3. What trends have recently been dominating the upstream sector?

The challenges resulting from the unprecedented drop of global oil demand by almost 9 mb/d in 2020 and an oil price that dropped to 18-year lows last spring have created a level of uncertainty that is as high as most of us have ever seen. Importantly, the sector is thinking deeply and planning for the energy transitions journey and so, I believe, decision-making will be more heavily influenced by this than in previous years. Logically, I think we will see that Exploration activity will be under real pressure which means that any executed will have to demonstrate value creation. Projects that receive Final Investment Decision go ahead will be large and gas weighted. Upstream capital will be subject to even more stringent allocation and is unlikely to be higher than in recent years. As they have been since the 2014 downturn, operational excellence and cost efficiencies across the value chain will remain key.

4. What issues need to be addressed to strengthen the upstream sector for growth opportunities?

Oil and gas will be needed for the foreseeable future. According to the IEA’s Sustainable Development Scenario 46% of the global energy demand will still be met by oil and gas in 2040. However, production from existing fields declines by approximately 8 percent each year, which is why investments are required – not only in existing but also in new fields. IOGP’s role in this context is multi-dimensional. Not only do we engage with stakeholders around the globe to enhance understanding of what is needed to meet energy demand, we also support our members in operating as safely and cost-efficiently as possible while minimizing their environmental footprint.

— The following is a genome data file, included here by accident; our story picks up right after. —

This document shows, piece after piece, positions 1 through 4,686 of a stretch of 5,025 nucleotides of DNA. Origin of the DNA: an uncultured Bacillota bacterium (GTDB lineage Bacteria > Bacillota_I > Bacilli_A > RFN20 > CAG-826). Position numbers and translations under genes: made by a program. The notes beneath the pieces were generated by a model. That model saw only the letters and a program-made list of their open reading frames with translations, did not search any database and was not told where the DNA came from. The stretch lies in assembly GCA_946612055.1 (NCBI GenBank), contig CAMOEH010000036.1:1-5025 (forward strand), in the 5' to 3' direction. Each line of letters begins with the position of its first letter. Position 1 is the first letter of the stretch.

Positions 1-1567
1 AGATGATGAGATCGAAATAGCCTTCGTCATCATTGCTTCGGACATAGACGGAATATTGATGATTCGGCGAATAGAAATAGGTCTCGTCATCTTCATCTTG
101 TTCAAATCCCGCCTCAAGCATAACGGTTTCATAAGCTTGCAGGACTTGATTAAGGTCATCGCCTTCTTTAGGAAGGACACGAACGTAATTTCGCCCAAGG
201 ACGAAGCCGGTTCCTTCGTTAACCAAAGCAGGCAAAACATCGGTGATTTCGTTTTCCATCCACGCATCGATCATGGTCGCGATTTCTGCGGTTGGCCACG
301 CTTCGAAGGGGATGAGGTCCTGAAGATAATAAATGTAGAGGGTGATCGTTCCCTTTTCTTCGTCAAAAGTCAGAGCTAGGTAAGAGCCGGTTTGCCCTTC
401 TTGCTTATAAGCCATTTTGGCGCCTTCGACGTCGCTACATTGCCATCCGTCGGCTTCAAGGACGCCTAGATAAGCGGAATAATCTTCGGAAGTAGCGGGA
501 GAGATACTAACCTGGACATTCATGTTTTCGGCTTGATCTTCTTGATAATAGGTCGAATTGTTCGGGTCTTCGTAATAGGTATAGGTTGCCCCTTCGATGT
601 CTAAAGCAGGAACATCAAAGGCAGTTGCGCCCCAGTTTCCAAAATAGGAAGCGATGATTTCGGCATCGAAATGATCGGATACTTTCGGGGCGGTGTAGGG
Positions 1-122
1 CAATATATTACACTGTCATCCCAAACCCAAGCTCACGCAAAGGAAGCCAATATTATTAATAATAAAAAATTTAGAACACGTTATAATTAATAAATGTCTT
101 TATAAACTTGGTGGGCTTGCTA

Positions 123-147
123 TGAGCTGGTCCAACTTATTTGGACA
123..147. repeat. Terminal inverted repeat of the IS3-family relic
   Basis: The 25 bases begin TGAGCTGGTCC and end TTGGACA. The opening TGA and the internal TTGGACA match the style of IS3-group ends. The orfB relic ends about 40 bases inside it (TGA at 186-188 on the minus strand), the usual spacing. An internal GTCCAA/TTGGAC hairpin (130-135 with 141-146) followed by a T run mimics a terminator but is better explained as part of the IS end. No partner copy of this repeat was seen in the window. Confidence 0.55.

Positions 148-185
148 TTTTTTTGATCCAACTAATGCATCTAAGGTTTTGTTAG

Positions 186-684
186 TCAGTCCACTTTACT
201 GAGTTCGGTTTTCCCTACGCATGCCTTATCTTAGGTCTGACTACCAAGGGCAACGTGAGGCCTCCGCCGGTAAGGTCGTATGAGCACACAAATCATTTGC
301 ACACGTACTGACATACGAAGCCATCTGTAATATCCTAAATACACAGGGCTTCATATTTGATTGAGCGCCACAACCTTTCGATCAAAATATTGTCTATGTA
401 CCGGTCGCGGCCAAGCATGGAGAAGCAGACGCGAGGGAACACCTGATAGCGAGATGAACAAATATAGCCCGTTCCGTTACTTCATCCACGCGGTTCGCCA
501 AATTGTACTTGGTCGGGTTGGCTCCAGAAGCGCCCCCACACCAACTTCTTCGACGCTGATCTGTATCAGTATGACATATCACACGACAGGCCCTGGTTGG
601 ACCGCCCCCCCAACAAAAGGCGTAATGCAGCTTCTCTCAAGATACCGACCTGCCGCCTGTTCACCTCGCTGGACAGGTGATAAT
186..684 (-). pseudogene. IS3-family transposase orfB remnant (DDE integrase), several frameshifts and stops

5. How are your member companies working towards Energy Transition?

There is more than one way to achieve a lower carbon future. Countries are taking different approaches, reflecting their unique demand dynamics, capabilities and cultures. IOGP’s Members are supporting these energy transitions in different ways; by reducing emissions in their own operations, by providing cleaner energy and by developing lower carbon technologies such as Carbon Capture Utilization and Storage (CCUS) and clean hydrogen. The oil and gas industry has the know-how, the experience and the project management capabilities to significantly contribute to global society’s efforts to tackle climate change and we take this very seriously as part of our License to Operate.